Vintage Gear Exploration: Schick Injector Type “I”

Posted: November 12, 2016 in Shaving Articles
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type-i

Of the various wet shaving tools that exist, I’ve tried many of them. Slants. Open combs. Adjustables. A GEM. A straight razor.

One thing I hadn’t tried was an Injector. The Injector was born out of an idea that Colonel Schick got while in the military. Impressed by the idea of magazine-loaded firearms, he decided that a razor could benefit from this method of blade loading. He set about creating one, and the Injector was born.

There was a long era when Gillette controlled the patent to a double edge, replaceable blade razor. In that time, other manufacturers that wanted to produce something to compete had to radically diverge from the Gillette formula. GEM went with the large single blade, of the same shape as a window scraper. Schick, instead, went with a small blade built of relatively thick stock. This was pushed into a sprung-mechanism blade carrier from a “blade bank”. I’ll include a picture of it in the article.

The end result of Schick’s invention is a razor that has a head that may be strangely familiar. Essentially, it looks a lot like a very thin version of the cartridge razor that would eventually come out. Small, thin head to easily fit into the trouble spots on your face. Similar blade angle to something like a TRAC-Two or an old BIC. Of course, it is they who were likely modeled after the Schick, as it long predates them.

The razor(s) that I picked up were actually from a little antique shop in Maine, purchased when I was on vacation. I can’t remember exactly where, but I was able to find two Type “I” Injectors for five dollars. Yes, for the pair. One looked pretty rough, while the other was well preserved. White composite handles and gold hardware on the head. One was marked “Schick”, the other “Eversharp Schick”. They are otherwise identical. After cleaning and polishing, they are both looking good, with limited obvious wear for such old razors. This version of the Injector dates from 1955 to 1958, if my research is correct.

An amusing element of the whole thing is that I had to purchase some blades, seven of which cost more than the razors themselves. Oh, well. Still a modest investment for being able to try what was the primary competition to Gillette in the shaving world for decades.

How does it shave?

The first shave indicated to me that this is a fairly simple shaving tool to understand. It isn’t difficult to grasp the correct angle. The light weight and small dimensions of the razor make it maneuverable. I found that it was very comfortable on my face, but not quite so much on my neck. Although I was using a light touch, it gave me some irritation on my neck, in the old familiar trouble spots. Not serious razor burn or cuts, but a bit of irritation. I would say the end result of the shave was good, not great in terms of closeness. I would say it was similar to some of my mildest double edge razors in that arena, but with a bit more sense of “bite” on my neck than I’m used to getting from an otherwise mild shave.

My sense is that, if you were using this like I used to use a cartridge razor, it would do fine. That is to say, just doing a one-pass shave to maintain a “good enough” level of smoothness, or perhaps doing a safe two-pass with no daring choices on the neck. Again, it worked fine on my face, but the neck saw it be a little stringent for my taste.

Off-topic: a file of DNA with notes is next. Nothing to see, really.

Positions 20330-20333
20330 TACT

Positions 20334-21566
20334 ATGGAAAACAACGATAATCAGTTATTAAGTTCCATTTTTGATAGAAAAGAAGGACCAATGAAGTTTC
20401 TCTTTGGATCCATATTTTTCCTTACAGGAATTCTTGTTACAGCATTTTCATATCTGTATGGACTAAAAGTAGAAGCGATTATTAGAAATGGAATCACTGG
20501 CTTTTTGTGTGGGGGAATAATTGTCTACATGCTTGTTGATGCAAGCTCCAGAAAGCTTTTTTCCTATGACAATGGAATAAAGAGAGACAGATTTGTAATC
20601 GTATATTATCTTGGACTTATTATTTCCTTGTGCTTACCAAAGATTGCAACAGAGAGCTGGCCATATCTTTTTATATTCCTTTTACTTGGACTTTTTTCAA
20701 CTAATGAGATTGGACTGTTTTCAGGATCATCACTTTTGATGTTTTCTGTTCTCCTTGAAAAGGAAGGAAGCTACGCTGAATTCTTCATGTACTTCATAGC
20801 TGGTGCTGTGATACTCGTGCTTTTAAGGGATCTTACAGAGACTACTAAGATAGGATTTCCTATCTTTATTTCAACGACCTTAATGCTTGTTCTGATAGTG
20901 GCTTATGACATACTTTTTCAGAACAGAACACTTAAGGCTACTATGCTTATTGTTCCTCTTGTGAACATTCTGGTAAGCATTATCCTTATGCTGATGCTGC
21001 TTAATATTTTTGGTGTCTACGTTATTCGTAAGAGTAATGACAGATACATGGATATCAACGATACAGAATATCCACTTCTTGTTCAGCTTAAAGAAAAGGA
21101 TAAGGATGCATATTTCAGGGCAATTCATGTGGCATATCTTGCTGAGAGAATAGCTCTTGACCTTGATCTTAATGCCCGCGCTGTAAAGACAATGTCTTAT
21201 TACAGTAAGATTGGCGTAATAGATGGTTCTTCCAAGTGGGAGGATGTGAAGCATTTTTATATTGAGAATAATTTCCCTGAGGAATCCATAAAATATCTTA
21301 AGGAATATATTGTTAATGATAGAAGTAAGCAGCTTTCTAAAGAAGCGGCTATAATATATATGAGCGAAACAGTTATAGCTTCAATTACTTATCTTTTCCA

I’ll have to shave more with it to get the full picture. Read on for my further adventures.

I came back to the Injector and tried another three pass shave, this time with Cella soap, and on a healthy face with no lingering irritation. I got a very nice shave, and it was totally comfortable all the way through. The quality of the shave was really good. Any better than average… Shrug. Perhaps not. I would say that it’s easier to understand how it works than a double edge. The blade is wearing well, and I’m always pleased when the shaves get better as a little mileage accumulates on the blade.

The Injector is still a viable shaving technology. For some, it might end up being their favorite. The blades are a little harder to find, and the element of a having a million choices is not there for an Injector, as it is for any double edge. That may not be a bad thing for a novice shaver, though, as there are fewer confounding variables to contend with. I actually believe that this would be a great first razor for someone going from cartridge razors to a more traditional method. My sense is that the Injector, while effective on thick stubble, is going to be smoother than a lot of cartridges.

At two and a half dollars, the Injector razors are, far and away, the cheapest vintage razors I have in the stable. They don’t look or perform that way.

I may come back around at a later date and give you additional data points about the Injectors, but for now, I can say that, for me, they work a little better than the GEM, as the blades available for them are sharp enough to cut the hair without irritating the skin beneath. (More on this in a further review.)

As with anything, a lot of the success of a shaving venture depends on patience, a little technique, and having your face well prepared for the experience. (I say face, but the same techniques apply to anywhere you might shave. Hydrated, clean skin, a knowledge of the direction of the hair growth, and a nice, slick layer of soap are vital.)

Given that your skin is prepared and you use the tool correctly, the Injector razor can get the job done. End of story.

blades

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